Understanding Memory Usage In Android

Memory plays an important role in making an Android application famous. Less the memory requirement of an application, faster the app will run on a particular device. These things come into play when we are using an entry-level device. And we know that most of the Android users are using the entry-level devices. So, to have a better user experience and to strengthen the Android ecosystem, you must understand the memory usage of your application.

So, in this blog, we will understand the Android memory usage. The whole blog can be divided into five parts:

  1. Why care about memory usage?
  2. How memory use impacts a device?
  3. Evaluating application memory impact.
  4. Reducing your application’s memory impact.
  5. Closing notes.

So, let’s get started.

Why care about memory usage?

Before understanding the memory usage of your application, we should know why to care about memory usage?

So, basically, there are three types of Android devices i.e. entry-level devices, mid-tier devices, and premium devices. Out of these three types of devices, the entry-level devices have low memory and it can run only those applications that require low memory. So, if the memory usage of application increases then it will be difficult for the entry-level devices to run that application and as a result, you will lose your users. Since entry-level devices are large in number so this memory problem is affecting a large group of users. This will affect the Android ecosystem(i.e. a collection of apps, devices, and users).

Image source: Google I/O 18

So, Android app developers have a role to play when they are developing their application to do whatever they can, to be efficient in the memory use and to reduce the memory use.

How memory use impacts a device?

In this section, we will see how high memory requirement impact a device. In general, the memory of the Android device is divided into pages and each page is around 4 kilobytes. There are three types of pages:

Image source: Google I/O 18

  1. Used Pages: These are the pages that are currently being used by the processes.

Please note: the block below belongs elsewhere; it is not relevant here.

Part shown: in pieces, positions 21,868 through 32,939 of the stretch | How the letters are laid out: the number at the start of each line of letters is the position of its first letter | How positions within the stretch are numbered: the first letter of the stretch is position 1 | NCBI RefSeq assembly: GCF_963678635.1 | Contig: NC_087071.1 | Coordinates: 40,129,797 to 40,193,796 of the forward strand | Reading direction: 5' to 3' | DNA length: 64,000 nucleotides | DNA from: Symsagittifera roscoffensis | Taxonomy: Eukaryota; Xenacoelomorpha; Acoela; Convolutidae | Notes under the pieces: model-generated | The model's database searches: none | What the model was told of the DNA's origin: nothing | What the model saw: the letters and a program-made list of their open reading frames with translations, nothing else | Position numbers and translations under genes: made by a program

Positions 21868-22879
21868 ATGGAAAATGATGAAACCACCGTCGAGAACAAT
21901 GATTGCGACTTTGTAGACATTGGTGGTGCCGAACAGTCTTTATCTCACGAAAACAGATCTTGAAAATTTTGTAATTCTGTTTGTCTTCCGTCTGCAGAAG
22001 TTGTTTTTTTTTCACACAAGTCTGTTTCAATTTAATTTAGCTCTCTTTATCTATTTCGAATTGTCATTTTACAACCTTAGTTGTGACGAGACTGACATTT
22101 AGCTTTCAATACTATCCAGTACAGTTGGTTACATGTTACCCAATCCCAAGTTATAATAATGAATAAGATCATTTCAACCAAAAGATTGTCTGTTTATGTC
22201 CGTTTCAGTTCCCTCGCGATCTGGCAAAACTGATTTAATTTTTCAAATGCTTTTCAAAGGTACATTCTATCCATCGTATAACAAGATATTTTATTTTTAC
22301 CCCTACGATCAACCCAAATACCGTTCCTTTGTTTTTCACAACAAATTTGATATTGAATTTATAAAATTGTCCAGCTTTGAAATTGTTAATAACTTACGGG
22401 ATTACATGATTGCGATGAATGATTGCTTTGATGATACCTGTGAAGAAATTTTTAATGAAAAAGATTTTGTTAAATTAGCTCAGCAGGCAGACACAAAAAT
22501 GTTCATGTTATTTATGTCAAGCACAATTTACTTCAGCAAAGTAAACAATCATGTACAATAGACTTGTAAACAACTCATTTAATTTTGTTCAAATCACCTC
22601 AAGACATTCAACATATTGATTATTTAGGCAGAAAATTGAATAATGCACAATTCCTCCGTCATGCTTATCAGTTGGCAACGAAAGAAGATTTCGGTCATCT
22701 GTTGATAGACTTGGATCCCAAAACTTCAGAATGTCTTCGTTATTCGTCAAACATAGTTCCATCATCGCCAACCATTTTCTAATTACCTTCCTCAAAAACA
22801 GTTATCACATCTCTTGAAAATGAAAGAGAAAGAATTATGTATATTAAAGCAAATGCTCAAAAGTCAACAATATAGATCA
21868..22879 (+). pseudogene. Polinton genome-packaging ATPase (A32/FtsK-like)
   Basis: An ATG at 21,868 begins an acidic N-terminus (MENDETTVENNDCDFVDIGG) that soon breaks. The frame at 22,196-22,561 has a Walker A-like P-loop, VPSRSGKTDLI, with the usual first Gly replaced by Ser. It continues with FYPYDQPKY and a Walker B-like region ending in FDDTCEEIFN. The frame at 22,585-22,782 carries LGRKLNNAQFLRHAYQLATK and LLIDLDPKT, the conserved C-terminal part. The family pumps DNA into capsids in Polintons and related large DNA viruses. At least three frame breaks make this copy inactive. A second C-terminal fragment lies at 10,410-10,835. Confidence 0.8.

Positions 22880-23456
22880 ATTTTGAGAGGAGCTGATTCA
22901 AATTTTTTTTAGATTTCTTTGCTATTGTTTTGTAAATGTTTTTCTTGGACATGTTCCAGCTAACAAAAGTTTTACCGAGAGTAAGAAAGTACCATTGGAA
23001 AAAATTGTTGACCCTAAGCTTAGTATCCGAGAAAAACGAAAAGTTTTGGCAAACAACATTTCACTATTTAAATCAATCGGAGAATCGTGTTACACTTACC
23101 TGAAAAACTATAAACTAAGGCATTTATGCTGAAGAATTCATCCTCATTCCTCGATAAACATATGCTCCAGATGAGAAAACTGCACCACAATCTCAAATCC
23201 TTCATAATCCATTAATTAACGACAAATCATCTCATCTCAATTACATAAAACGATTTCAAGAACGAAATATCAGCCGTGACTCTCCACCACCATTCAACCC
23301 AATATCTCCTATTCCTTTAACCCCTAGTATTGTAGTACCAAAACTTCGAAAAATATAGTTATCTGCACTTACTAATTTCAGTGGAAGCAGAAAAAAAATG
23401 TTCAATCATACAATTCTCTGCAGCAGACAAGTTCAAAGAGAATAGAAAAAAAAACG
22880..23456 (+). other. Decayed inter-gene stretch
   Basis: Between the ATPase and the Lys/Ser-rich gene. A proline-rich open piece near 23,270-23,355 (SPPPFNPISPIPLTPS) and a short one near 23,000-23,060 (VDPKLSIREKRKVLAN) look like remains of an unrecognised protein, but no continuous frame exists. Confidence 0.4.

2. Cached Pages: These are the pages that the processes are using but some part of the memory is also present in the main memory. So, to have a fast retrieval of data, we use cached pages.
  3. Free Pages: These are the pages that are free i.e. these are the memory space that can be used to store something in the future.

Now, let’s see what is the impact of memory pressure on devices. The following graph shows the memory usage during the course of time. So, in the beginning, there is nothing to run but with the due course of time, we started using more applications and this, in turn, use more and more memory over time.

Image source: Google I/O 18

From the above graph, we can see that in the beginning, when the device started running then there is a lot of free memory available. But when we start using other applications then the free memory is being used and to avoid something bad that can happen due to low memory, the kernel performs an operation called kswapd.

In the process of kswapd, if the memory of the device goes down the kswapd threshold, then the Linux kernel starts finding some more free memory. So, what is does is, it reclaims the cached pages and make it free. But the problem here is that if an app wants to reclaim the memory present in the cached pages then it will take some time because at present there is nothing in the cached page and data will be loaded from the device storage.

But what if we continue using more and more application. In this case, due to the process of kswapd, more cache memory will be cleared and a time will come when the device starts to thrash. And this is a very bad thing because the device will be completely locked up.

In Android, we have a process called low memory killer, and this will pick a process from the device and will completely kill that process. By doing so, you will get back all the memory that the process was using. But what if the low memory killer, kills the process that the user cares about?

In Android, we have a priority list of applications and based on that priority list we remove the app when the low memory killer comes into play. Following is the priority list in Android:

Image source: Google I/O 18